Will my prices increase or decrease?


Maybe, but we don’t expect to see any big change in the near future.

Maintaining a nationwide wireless network takes a lot of money and so does building a new one. A new T-Mobile will see plenty of short-term cost benefits compared to running two separate companies. Stocks are already rising based on the rumors that this merger would happen and investors will be bullish because of the combined assets and how they fit into a 5G network plan and we don’t expect that to change unless AT&T or Verizon reveals something even more attractive.

The “new” T-Mobile won’t go very far if all the customers leave. Don’t expect to see any big change in your monthly bill.

We’ve seen costs rise for some plans from both companies, but their hallmark packages for consumer service tends to stay around the same price over the past few years. Both Sprint and T-Mobile use low prices on unlimited or large family data plans as a selling point and we don’t think that’s going to change right away. One of the new company’s goals is to have enough customers to make AT&T and Verizon (and Comcast and Charter) nervous, and raising prices in any dramatic fashion isn’t going to help there. We know what we have been told a new network will be like on T-Mobile, but we actually know what service is like on Verizon or AT&T so if rates get higher customers may start to make the switch.

We do expect Sprint’s penchant for eternal promotional plan pricing to go away, so plans that would normally be $120 per month for three users but are now $80 will probably become unavailable for new customers. And who knows, there may be some great deal for new subscribers from the newly merged company, too.

Are a lot of people going to lose their jobs?

The two companies say no. On a conference call John Legere stated that the merger will create more jobs, both in the immediate future as well as year-over-year. He gave the T-Mobile purchase of MetroPCS as an example, which caused an increase in employees that the Metro PCS assets provided than worked for the company originally. Sprint was forced to lay off a large number of employees in early 2018, and this merger should help stave off another round of large-scale layoffs.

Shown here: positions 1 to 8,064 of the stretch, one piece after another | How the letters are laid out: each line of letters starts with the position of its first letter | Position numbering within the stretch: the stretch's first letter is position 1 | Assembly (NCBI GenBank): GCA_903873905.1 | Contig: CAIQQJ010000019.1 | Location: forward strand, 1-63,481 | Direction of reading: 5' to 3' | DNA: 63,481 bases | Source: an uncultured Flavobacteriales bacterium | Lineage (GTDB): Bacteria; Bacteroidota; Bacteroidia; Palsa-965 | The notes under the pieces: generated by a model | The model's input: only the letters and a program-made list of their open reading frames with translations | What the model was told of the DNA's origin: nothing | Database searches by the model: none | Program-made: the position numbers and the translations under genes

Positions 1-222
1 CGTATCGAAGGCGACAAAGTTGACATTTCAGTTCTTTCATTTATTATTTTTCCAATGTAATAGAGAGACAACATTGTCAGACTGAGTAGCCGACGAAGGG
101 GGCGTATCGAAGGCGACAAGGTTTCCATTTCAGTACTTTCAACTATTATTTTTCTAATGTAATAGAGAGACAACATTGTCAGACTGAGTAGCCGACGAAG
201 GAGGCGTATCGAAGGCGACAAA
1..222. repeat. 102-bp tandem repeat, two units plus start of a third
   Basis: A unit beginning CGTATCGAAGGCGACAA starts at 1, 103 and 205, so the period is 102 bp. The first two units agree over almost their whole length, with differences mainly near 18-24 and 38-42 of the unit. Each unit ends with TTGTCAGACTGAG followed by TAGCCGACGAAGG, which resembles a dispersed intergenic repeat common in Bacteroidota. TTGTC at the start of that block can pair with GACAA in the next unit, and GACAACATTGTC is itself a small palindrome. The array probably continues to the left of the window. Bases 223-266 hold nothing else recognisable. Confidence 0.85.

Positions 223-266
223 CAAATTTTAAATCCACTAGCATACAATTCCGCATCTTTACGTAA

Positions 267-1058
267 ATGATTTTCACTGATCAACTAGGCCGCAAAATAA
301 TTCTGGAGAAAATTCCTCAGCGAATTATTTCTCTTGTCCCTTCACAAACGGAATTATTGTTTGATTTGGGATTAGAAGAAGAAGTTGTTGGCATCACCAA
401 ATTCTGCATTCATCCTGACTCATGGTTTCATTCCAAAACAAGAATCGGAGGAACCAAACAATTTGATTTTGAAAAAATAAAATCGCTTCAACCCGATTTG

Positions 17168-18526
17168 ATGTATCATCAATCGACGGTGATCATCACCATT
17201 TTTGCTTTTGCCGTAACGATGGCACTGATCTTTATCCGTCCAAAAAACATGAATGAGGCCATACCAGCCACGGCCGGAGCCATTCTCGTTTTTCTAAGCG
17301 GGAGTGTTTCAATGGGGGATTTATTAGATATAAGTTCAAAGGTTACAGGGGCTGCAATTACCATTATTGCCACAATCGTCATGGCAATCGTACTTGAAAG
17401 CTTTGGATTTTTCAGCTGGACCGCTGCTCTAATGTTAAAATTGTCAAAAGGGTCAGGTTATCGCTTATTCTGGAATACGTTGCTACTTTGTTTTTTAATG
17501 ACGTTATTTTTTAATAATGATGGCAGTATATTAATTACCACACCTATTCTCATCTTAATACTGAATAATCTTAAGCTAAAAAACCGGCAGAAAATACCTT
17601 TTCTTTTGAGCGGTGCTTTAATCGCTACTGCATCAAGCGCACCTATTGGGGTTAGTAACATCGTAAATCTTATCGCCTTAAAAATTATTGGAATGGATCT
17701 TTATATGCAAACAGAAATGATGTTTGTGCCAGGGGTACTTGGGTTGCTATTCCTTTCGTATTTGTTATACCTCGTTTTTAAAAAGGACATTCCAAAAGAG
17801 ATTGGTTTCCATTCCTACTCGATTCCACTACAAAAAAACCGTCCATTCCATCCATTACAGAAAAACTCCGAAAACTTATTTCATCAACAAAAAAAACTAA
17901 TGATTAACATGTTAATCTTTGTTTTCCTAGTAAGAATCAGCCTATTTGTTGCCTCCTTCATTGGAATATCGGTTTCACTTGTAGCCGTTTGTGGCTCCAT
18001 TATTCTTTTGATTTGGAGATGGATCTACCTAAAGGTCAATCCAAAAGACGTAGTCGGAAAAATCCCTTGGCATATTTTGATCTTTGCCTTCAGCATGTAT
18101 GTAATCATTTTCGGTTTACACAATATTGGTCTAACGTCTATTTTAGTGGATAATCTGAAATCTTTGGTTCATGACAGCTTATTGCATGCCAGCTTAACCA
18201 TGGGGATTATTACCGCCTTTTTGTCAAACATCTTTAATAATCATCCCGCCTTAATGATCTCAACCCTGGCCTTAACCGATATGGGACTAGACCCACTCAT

A move like this will both create and eliminate jobs. Let’s hope the result is a net positive.

The CTIA forecasts that 5G technology could create up to three million new jobs and $500 billion in economic growth. Planning and deploying a 5G network the way this merger allows will create more American jobs and bring some of that $5 billion to American pockets. Separately the two companies wouldn’t be able to create nearly as many jobs than it can together here.

But there will almost certainly be some people who find themselves out of work. It will take time for the two companies to consolidate things like customer service and billing departments, but there will be overlap and some positions will be no longer needed. Those will be offset by the need for more engineers and field technicians as the network expands, but usually few people can transition from the former to the latter. T-Mobile will hopefully offer training and anything else needed to make internal transfers where it can, but it’s unrealistic to think that nobody loses their job when two companies this big combine.

Should I leave for AT&T?


That depends on why you are leaving.

If you like the service you have now you should probably keep it. Your current Sprint or T-Mobile service isn’t going to get any worse and we doubt prices are going to rise any time soon. The new T-Mobile really wants you to stay so it won’t be doing anything stupid when it comes to the quality of service or the price.

If you’ve been thinking of switching to AT&T because the service is better right now, this merger may turn out to be a great way for AT&T to lower its prices or offer some sort of incentive to get you to switch. If you know you’ll have a better connection where you need it with AT&T, jump over! Just don’t sign any long-term contracts in case you want to move back once a new network begins to roll out.